Since the modern UCL began in 1994/95, the English Premier League has been awarded 90 places in the UCL and only 10 clubs have taken them up.

Four clubs from English football’s big six – Liverpool, Tottenham, Chelsea and Arsenal – made the finals of the UCL and the Europa League in 2018/19, and the last new club from England to qualify for the UCL was Leicester in 2016/17.

The same quartet of La Liga clubs as last season will take part in the 2019/20 UCL and another 24 countries will again be represented by the identical representatives as in 2018/19.

Domestic hegemony is evident in many leagues across Europe.

PFC Ludogrest Razgrad and TNS have won eight successive titles in Bulgaria and Wales respectively. The longest unbroken reign is in Belarus, where BATE Borisov have won 13 titles in a row.

Greece remains the least diverse country in the UCL. Over the last quarter of a century, only four clubs have taken the 50 places offered by UEFA to Greece, while just three Croatian sides have taken up 27 slots.

Despite an increasing amount of its members even at lower levels regularly reappearing in the UCL qualifiers each season, the European Clubs Association (ECA) wants to reform European club football.

This is widely viewed as attempts by some big clubs, such as Juventus, whose chairman Andreas Agnelli has the same role at the ECA, to create a form of European super league having monopolised their own domestic leagues.
Juventus finished 11 points clear of runners-up Napoli in 2018/19 to win their eighth successive title in Serie A, which is one of the most predictable competitions in Europe.

Most and least exiting leagues finishes
Ironically, the ECA meeting took place in Malta, where the local Premier League saw the most exciting finish of any league in Europe. Valletta only retained their title after finishing level on points in the league with Hibernians and winning a play-off on penalties after a 2-2 draw.

Apart from Malta, the next closest title race in Europe was in England. Manchester City finished just one point – or 0.9% of all available points – ahead of Liverpool to retain their title in the Premier League, which opposes reforming the UCL.

Bayern Munich won a seventh Bundesliga title in a row in 2018/19, but the race was close. Bayern’s winning margin was just 2% of all available points, making the German league amongst the 10 closest in Europe.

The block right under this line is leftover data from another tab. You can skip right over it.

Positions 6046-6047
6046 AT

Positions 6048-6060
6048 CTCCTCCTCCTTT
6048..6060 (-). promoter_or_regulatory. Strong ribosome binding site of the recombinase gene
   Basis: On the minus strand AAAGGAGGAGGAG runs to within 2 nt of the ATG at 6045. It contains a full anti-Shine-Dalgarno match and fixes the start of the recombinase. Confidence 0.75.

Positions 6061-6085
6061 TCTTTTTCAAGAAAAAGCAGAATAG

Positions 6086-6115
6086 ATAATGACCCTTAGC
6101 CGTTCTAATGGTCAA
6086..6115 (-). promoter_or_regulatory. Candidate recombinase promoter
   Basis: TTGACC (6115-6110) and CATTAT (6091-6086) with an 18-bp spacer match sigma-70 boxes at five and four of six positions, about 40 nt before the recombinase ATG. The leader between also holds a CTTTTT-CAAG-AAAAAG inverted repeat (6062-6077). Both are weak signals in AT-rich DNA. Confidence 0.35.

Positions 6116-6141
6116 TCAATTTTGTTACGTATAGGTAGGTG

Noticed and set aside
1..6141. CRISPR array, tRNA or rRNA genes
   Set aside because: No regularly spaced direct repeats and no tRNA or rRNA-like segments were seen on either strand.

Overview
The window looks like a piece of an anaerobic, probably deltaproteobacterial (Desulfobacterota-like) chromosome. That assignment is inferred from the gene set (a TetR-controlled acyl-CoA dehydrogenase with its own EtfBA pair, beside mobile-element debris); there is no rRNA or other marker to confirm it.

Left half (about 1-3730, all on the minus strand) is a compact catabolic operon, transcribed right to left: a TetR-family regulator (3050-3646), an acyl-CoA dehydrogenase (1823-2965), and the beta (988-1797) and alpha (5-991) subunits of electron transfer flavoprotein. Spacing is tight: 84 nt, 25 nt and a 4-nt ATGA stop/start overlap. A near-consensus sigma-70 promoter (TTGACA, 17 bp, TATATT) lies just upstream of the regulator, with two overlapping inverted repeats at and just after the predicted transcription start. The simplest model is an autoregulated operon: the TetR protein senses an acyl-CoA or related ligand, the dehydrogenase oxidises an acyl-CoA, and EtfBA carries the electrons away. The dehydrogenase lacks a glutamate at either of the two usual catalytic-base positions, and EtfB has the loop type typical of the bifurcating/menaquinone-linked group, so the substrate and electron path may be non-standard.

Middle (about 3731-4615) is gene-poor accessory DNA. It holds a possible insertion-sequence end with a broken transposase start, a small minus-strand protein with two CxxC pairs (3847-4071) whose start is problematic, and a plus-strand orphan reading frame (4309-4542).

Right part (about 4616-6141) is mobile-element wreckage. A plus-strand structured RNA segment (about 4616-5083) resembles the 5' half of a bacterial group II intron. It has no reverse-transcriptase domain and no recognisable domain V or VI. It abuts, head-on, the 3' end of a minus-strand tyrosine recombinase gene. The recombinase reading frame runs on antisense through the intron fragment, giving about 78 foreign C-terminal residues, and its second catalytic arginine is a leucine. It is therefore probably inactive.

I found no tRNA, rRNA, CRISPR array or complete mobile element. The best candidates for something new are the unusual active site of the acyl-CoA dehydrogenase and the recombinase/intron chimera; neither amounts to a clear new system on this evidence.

The most predictable competition was Israel’s Ligat Ha’al, where Maccabi Tel Aviv’s winning margin was 28.7% of all available points. France’s Ligue 1, which Paris Saint Germain has won every year since 2012/13 apart from 2016/17, was also amongst the most predictable. See full table.

Any reform of the UCL would be likely to further diminish the status of smaller more financially fragile European leagues, where even the scraps from UEFA’s top table can often buy dominance, simply to satisfy giants such as PSG and Juventus that play in predictable domestic competitions.

Editorial note: The article's Table 1 and the information on the last English club to qualify for the CL has been corrected in accordance with the well-spotted reader observations below. 

More information


See also Play the Game's Champions League Diversity Index for other seasons:

2018/2019

2017/2018

2016/2017

2015/2016

2014/2015

2013/2014

2012/2013

2011/2012

2010/2011

2009/2010

  • Felix Wolf, 28.06.2019 11:31:
     

    "last new club from England to qualify for the UCL was Everton 14 seasons ago". What about Leicester in 2016/17?

  • Jeroen DUineveld, 27.06.2019 23:02:
     

    Holland had 7 UCL-participants, not 6. PSV, Ajax, Feyenoord, AZ, FC Twente, SC Heerenveen and Willem II.